4 Aug 2007 etbe   » (Master)

Small PC for Creating Word Files

A friend recently asked for advice on a “REALLY small laptop/word processor thingy that would pretty much fit into a (big) pocket, and that only needs to write/word process“.

The first problem here is that most people associate “word processing” with desktop publishing and document management. Programs such as MS-Word are considered as having the features required of a word-processor (which includes spelling and grammer checking/correcting, annotations, colours, etc). Programs that have all those features take a lot of CPU power. A Pentium-4 system might be considered the minimum requirement for running a recent version of MS-Word. But a hand-held device can’t have such a powerful CPU (it’s too small to be able to dissipate the heat from such a CPU or contain batteries that can produce enough power to tun it).

The next problem is the issue of screen space. A VGA resolution screen (640×480) is regarded as high resolution in the PDA market. Such a resolution does not work with a word-processor that has three toolbars at the top of it’s screen and a paperclip taking up space at the bottom right! I’m sure that everyone who was using computers in the early 1990’s can recall the minimal word-processing programs. One thing to consider is that 640×480 in a 15 inch CRT screen is much more useful than 640×480 in a hand-held device as the larger screen can have fewer pixels per character and therefore display more text on the screen.

An added complication is that there are two methods of input for PDAs. One is to have a hardware keyboard (which may be a separate device or may be part of the PDA) and the other is to have a keyboard displayed on the screen. A hardware keyboard makes the device larger and a software keyboard takes up precious screen space (you just can’t win).

My PDA is an iPaQ model h3900. It has 64M of RAM, 32M of flash, no hardware keyboard, and a screen resolution of 320×240. I have done some serious writing on my iPaQ (including writing an entire article for Linux Journal) and it works reasonably well. For serious writing you can produce plain text on a PDA and then easily paste it into your program of choice on a PC later (PDAs generally support connection to a PC via serial port and/or USB).

The challenge is editing files that originate on a PC using a PDA. Generally I try and use HTML and TeX for my formatted documents so the text versions of those formats are easy to edit once you have learned them. Taking data from a MD-Word file, editing it on a PDA, and then taking it back to the PC would cause many problems and probably wouldn’t be worth attempting.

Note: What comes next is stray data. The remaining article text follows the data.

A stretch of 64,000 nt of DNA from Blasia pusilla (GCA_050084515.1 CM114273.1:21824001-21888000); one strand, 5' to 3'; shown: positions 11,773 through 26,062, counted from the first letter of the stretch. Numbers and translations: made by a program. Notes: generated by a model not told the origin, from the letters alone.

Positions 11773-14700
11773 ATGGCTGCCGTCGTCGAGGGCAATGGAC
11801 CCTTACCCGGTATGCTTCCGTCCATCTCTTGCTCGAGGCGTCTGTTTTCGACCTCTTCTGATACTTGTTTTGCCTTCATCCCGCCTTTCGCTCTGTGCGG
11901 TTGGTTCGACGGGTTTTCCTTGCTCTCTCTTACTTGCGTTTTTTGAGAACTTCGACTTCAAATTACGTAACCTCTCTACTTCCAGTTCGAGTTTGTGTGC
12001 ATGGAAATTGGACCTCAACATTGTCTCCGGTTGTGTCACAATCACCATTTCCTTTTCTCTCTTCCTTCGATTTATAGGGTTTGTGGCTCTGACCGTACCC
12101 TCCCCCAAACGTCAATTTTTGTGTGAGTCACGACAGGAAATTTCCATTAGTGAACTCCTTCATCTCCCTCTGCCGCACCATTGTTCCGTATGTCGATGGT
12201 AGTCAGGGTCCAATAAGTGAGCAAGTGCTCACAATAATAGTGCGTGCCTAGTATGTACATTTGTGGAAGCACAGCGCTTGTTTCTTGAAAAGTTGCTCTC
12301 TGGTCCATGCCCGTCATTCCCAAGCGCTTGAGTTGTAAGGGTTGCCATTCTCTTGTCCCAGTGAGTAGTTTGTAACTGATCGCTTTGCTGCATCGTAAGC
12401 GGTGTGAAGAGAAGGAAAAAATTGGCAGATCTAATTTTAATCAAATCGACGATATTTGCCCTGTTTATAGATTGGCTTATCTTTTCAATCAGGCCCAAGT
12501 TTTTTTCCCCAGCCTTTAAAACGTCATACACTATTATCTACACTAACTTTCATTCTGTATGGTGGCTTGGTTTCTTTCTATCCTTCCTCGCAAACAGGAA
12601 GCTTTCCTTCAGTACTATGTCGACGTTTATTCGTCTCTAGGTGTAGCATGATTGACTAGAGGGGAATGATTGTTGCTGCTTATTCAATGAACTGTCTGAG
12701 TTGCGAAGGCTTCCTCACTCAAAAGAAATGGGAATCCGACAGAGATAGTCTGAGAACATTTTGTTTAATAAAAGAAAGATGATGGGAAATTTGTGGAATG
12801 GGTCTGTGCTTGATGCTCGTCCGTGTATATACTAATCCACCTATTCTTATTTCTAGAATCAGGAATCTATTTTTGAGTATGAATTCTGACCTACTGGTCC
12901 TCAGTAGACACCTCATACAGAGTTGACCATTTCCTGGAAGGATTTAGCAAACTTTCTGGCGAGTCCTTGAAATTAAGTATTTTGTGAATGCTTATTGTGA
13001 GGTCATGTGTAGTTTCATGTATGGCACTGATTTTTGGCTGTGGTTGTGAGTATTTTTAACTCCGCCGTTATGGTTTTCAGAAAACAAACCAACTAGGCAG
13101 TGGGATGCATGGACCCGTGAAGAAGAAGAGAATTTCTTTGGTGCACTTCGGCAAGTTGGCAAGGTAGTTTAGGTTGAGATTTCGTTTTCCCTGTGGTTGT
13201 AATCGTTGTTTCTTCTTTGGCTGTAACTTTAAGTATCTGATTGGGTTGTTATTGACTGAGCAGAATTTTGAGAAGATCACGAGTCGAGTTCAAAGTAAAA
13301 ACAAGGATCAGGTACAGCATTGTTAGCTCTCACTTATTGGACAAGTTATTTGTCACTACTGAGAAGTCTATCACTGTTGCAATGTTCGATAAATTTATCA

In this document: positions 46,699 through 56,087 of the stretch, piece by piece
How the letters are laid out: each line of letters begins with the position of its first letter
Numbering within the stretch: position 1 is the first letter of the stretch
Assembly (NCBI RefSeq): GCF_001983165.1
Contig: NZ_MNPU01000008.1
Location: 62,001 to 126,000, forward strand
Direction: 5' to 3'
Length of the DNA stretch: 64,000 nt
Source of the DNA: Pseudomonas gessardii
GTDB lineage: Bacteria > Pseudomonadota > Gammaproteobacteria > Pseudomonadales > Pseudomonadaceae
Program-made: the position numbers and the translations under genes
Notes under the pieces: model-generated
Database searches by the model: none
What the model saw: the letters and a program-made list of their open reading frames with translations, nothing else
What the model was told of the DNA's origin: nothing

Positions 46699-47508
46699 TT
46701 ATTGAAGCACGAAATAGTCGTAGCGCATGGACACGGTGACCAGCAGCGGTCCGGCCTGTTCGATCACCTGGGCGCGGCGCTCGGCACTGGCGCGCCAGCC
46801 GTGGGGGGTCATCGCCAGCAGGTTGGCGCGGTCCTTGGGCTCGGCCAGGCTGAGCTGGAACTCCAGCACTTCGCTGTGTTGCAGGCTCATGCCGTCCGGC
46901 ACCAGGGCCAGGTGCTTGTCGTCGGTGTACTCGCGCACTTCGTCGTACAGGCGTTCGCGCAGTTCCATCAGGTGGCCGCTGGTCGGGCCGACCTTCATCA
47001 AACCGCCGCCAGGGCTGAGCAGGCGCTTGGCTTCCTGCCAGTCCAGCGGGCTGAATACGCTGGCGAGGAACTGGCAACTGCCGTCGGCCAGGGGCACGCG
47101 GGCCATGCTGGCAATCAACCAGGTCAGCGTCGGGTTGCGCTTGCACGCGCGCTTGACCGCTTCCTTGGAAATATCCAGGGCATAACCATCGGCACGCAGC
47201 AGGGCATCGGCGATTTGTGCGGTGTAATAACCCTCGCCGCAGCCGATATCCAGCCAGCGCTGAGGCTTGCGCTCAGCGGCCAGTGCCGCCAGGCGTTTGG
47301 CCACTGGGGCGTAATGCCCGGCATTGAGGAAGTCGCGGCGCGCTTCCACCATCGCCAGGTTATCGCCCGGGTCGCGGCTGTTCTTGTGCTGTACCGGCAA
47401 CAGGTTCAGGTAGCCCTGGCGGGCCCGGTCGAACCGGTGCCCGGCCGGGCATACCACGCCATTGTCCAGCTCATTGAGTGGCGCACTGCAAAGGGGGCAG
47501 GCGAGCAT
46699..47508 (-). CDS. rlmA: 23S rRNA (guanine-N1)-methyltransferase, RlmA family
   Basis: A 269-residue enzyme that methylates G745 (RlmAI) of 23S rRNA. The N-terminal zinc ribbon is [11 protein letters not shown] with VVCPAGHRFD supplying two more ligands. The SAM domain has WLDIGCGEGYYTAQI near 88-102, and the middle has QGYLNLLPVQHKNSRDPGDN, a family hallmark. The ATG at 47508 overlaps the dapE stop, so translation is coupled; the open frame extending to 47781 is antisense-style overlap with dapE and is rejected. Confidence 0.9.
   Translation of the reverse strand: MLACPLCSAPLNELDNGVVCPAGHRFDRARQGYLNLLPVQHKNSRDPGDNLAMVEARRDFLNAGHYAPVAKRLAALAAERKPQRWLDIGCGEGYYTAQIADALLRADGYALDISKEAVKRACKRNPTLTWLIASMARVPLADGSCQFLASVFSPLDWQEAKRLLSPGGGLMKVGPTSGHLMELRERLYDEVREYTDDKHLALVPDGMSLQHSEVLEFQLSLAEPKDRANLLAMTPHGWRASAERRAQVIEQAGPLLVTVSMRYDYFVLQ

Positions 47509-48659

Recently I have been using my iPaQ for writing notes about email and blog posts that I will write. If I get an idea then I immediately write some notes about it on my iPaQ and then usually type it again instead of downloading it. For example the notes for this post were “write about RAM, storage, and screen resolution”. Often getting the initial ideas to start writing is the hard part. Writing a 500 to 1000 word blog post or message is easy once I have the ideas.

If I was going to buy a new PDA now I would prefer one with a hardware keyboard, the loss of screen space for a keyboard on the touch-screen is a serious impediment to writing. The maximum amount of text that can be displayed on the screen at any one time limits the complexity of what I work on (see my post about monitors for developers). Another factor is the fact that for small notes the amount of time taken to remove the stylus from it’s bay is greater than the amount of time saved by using it. So I end up writing small notes using my finger-nail on the touch-screen which is significantly slower than using a keyboard (even the crummy ones that PDAs have). Of course the keyboard would still have to be QWERTY and have raised keys so that I can touch-type.

I haven’t investigated this seriously as my iPaQ is good enough to last me for another year or two at least and I’ve got an unused spare iPaQ to replace it when it fails. But if anyone has any recommendations of Linux based PDAs with keyboards then I would appreciate some comments.

Share This

Syndicated 2007-08-04 21:00:18 from etbe

Latest blog entries     Older blog entries

New Advogato Features

New HTML Parser: The long-awaited libxml2 based HTML parser code is live. It needs further work but already handles most markup better than the original parser.

Keep up with the latest Advogato features by reading the Advogato status blog.

If you're a C programmer with some spare time, take a look at the mod_virgule project page and help us with one of the tasks on the ToDo list!